We’ve known for a while that, despite his remarkable season, San Francisco Giants left-handed pitcher Carlos Rodón would not win the organization’s first Cy Young Award since Tim Lincecum in 2009. Last week, the three finalists for the award were announced, and Rodón wasn’t one of them.
I called that a snubbing. Little did I know just how much of a snubbing it would be.
It turns out Rodón wasn’t even close to being a finalist, as he finished sixth in voting behind, in order, Miami Marlins righty Sandy Alcántara (who received first-place votes from all 30 voters), Atlanta Braves lefty Max Fried, Los Angeles Dodgers lefty Julio Urías, Philadelphia Phillies righty Aaron Nola, and Arizona Diamondbacks righty Zac Gallen.
That’s pretty tough for Rodón, who finished first among NL pitchers in strikeouts per nine innings, first in FIP, second in total strikeouts, second in fWAR, and fourth in rWAR. It seems voters prioritized ERA this year, and the Giants spectacularly bad defense hurt their ace.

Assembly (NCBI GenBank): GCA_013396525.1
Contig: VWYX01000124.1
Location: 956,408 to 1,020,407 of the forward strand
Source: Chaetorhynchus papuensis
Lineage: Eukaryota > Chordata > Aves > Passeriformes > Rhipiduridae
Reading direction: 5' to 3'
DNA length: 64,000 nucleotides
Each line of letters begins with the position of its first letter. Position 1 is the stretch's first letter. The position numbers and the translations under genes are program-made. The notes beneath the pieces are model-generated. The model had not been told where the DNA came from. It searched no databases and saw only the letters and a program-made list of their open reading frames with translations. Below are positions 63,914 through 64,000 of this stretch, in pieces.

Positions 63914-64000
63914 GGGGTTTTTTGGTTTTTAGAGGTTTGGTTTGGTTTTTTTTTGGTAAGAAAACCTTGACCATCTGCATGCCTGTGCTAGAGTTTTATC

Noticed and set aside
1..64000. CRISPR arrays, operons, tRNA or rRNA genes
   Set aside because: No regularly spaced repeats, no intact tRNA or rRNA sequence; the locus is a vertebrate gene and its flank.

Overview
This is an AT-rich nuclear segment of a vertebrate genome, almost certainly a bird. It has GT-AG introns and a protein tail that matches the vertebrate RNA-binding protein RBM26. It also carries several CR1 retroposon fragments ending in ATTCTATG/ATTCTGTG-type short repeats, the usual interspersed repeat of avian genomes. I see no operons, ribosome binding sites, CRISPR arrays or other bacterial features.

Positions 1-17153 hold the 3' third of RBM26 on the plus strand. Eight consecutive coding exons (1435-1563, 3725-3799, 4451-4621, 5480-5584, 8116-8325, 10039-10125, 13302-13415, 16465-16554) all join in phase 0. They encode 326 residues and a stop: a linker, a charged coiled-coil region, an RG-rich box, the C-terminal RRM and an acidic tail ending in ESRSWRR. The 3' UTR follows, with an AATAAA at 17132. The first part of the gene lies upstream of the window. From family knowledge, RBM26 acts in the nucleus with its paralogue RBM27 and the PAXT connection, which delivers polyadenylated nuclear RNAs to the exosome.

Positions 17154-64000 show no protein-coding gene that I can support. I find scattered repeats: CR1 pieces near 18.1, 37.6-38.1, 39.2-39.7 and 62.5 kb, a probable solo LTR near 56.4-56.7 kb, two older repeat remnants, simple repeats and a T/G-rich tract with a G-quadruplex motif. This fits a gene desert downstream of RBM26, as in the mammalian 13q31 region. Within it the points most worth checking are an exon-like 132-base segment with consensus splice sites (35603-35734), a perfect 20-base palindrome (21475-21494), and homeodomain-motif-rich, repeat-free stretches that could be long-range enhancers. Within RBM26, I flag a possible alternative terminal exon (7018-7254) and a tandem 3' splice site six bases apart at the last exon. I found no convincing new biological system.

Cy Young voters — which include two writers from each team’s market — are given five spots on their ballot. Rodón appeared on exactly half of those ballots, earning three second-place votes, one third-place vote, four fourth-place votes, and seven fifth-place votes.
Among the eight voters from the Giants rivals in the NL West, Rodón made five appearances. Voters from the Arizona chapter gave Rodón a fourth and a fifth-place vote, while the Colorado chapter gave him a fifth-place vote and an omission. Rodón was in fifth place on both ballots from the Los Angeles chapter, and absent from both ballots in the San Diego chapter.
As for the San Francisco chapter, the San Francisco Chronicle’s Susan Slusser gave Rodón a fifth-place vote, while The Athletic’s Andrew Baggarly did not have the ace on his ballot.
Giants righty Logan Webb finished 11th in the voting after one writer gave him a fourth-place vote ... the first Cy Young vote of the young pitcher’s career.
Rodón’s sixth-place finish is the highest for a Giant since ... last year, when Kevin Gausman also finished sixth. I’m not a betting man, but if I were, I’d put money on a sixth-place finish for whomever they sign to replace Rodón, who recently rejected his player option and the qualifying offer, and is now a free agent.